Friday, August 23, 2013

Wikileaks whistleblower Bradley Manning seeks hormone therapy, to be called Chelsea

Wikileaks source Bradley Manning is no longer Bradley. On Thursday, a day after he was sentenced to 35 years in prison for his Wikileaks activities, CBS News reported that Manning said he wants to live as a woman named Chelsea and hopes to begin hormone therapy as soon as possible.

Manning announced the decision in a written statement provided to NBC's "Today" show by her attorney, David Coombs. She asked supporters use her new name and the feminine pronoun. Her statement was signed "Chelsea E. Manning."

The statement read:
As I transition into this next phase of my life, I want everyone to know the real me. I am Chelsea Manning. I am a female. Given the way that I feel, and have felt since childhood, I want to begin hormone therapy as soon as possible.

Manning's defense attorney David Coombs told the "Today" show in an interview that he is hoping officials at the military prison in Fort Leavenworth, Kan., will accommodate Manning's hormone therapy request. To be clear, Manning does not want surgery.

Coombs said:
If Fort Leavenworth does not [cooperate with Manning], then I'm going to do everything in my power to make sure they are forced to do so.
Manning was sentenced to 35 years in prison -- she faced up to 90. Manning will have to serve a third of her sentence before she is eligible for parole.

During a press conference after her sentence was handed down, Coombs read a short statement from Manning in which the Wikileaks whistleblower compared U.S. policies enacted after the 9/11 terrorist attacks to other controversial events from the nation's history.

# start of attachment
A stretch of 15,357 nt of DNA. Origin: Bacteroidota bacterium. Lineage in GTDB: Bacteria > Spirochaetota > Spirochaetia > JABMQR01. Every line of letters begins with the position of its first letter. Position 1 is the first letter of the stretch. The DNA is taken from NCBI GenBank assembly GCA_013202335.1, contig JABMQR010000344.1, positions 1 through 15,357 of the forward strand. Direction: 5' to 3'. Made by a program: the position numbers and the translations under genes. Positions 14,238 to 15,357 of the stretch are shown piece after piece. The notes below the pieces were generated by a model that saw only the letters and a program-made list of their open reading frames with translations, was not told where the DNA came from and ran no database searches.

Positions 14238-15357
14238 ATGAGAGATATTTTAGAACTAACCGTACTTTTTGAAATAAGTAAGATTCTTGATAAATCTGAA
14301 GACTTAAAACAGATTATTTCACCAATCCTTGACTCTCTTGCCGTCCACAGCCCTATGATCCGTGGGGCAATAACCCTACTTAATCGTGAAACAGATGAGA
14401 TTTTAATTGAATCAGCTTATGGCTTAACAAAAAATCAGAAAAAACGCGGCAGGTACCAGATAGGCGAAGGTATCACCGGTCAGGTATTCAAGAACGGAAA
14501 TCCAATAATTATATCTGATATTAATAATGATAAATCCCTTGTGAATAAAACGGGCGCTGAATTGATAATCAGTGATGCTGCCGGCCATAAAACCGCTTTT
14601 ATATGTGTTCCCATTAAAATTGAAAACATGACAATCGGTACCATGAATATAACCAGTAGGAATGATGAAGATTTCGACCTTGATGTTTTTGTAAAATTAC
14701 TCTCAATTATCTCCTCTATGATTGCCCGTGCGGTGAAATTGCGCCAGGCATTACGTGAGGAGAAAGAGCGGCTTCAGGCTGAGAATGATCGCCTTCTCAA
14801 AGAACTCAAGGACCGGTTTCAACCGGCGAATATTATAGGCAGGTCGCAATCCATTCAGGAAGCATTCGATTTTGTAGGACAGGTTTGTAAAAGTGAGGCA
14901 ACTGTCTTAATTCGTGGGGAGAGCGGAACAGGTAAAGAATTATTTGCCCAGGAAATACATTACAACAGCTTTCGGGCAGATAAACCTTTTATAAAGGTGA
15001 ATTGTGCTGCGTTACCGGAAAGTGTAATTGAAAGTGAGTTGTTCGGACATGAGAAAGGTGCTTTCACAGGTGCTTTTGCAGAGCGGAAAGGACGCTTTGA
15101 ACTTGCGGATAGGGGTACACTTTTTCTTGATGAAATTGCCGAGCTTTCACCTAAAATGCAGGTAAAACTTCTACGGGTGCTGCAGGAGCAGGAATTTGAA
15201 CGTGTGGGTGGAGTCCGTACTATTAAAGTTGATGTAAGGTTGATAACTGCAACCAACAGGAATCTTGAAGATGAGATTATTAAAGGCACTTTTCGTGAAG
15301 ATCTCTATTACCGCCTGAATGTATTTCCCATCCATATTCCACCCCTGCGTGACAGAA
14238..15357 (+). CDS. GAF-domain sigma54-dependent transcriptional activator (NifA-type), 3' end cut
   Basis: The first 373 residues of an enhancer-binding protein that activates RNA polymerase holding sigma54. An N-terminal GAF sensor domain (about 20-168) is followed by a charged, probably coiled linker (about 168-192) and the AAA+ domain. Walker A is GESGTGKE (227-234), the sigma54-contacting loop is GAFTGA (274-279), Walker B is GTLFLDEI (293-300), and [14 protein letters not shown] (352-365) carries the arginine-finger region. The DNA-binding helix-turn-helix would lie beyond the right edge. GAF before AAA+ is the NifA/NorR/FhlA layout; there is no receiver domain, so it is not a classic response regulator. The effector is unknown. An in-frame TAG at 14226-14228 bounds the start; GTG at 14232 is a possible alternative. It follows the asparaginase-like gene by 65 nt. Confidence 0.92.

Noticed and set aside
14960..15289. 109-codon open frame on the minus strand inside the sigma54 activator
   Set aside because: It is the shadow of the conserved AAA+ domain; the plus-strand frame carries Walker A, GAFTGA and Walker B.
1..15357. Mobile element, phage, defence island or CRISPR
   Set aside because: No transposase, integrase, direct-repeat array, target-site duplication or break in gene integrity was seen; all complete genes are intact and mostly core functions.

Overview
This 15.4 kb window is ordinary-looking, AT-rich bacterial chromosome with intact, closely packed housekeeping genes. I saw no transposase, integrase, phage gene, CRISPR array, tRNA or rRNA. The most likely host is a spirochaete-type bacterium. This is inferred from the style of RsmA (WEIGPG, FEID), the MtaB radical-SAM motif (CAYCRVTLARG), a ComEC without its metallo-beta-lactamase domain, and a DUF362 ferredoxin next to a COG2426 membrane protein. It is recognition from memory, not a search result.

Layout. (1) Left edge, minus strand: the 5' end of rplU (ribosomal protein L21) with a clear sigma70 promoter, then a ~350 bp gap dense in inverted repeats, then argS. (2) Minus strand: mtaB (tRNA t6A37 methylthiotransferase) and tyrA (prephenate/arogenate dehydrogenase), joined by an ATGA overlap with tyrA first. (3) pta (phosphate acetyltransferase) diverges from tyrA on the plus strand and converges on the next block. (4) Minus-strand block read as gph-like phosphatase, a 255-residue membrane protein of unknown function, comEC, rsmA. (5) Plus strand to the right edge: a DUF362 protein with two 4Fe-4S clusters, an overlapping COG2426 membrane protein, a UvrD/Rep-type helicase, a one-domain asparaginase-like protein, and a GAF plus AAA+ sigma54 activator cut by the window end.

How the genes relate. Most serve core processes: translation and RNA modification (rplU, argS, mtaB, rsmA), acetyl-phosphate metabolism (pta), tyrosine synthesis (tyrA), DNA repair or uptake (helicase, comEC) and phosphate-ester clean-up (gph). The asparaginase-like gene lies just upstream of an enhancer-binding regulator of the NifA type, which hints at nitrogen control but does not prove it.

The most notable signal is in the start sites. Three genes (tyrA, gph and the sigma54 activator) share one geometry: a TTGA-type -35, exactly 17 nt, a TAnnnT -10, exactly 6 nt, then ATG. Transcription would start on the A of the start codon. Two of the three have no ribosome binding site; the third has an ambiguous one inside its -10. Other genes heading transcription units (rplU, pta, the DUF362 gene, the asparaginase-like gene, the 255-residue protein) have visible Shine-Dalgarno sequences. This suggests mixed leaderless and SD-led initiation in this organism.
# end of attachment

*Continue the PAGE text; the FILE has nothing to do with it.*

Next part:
In our zeal to kill the enemy, we internally debated the definition of torture. We held individuals at Guantanamo for years without due process. We inexplicably turned a blind eye to torture and executions by the Iraqi government. And we stomached countless other acts in the name of our War on Terror.

Patriotism is often the cry extolled when morally questionable acts are advocated by those in power. When these cries of patriotism drown out any logically-based dissention [sic], it is usually an American soldier that is ordered to carry out some ill-conceived mission.

Our nation has had similar dark moments for the virtues of democracy—the Trail of Tears, the Dred Scott decision, McCarthyism, the Japanese-American internment camps—to name a few. I am confident that many of our actions since 9/11 will one day be viewed in a similar light.

As the late Howard Zinn once said, "There is not a flag large enough to cover the shame of killing innocent people."
In addition, Coombs revealed to the media that prosecutors had earlier offered Manning a lower sentence in exchange for a guilty plea. While citing an NDA which prevented him from listing the full details of the proposal, he stated that Manning would have been given a sentence of less than 35 years had she accepted.

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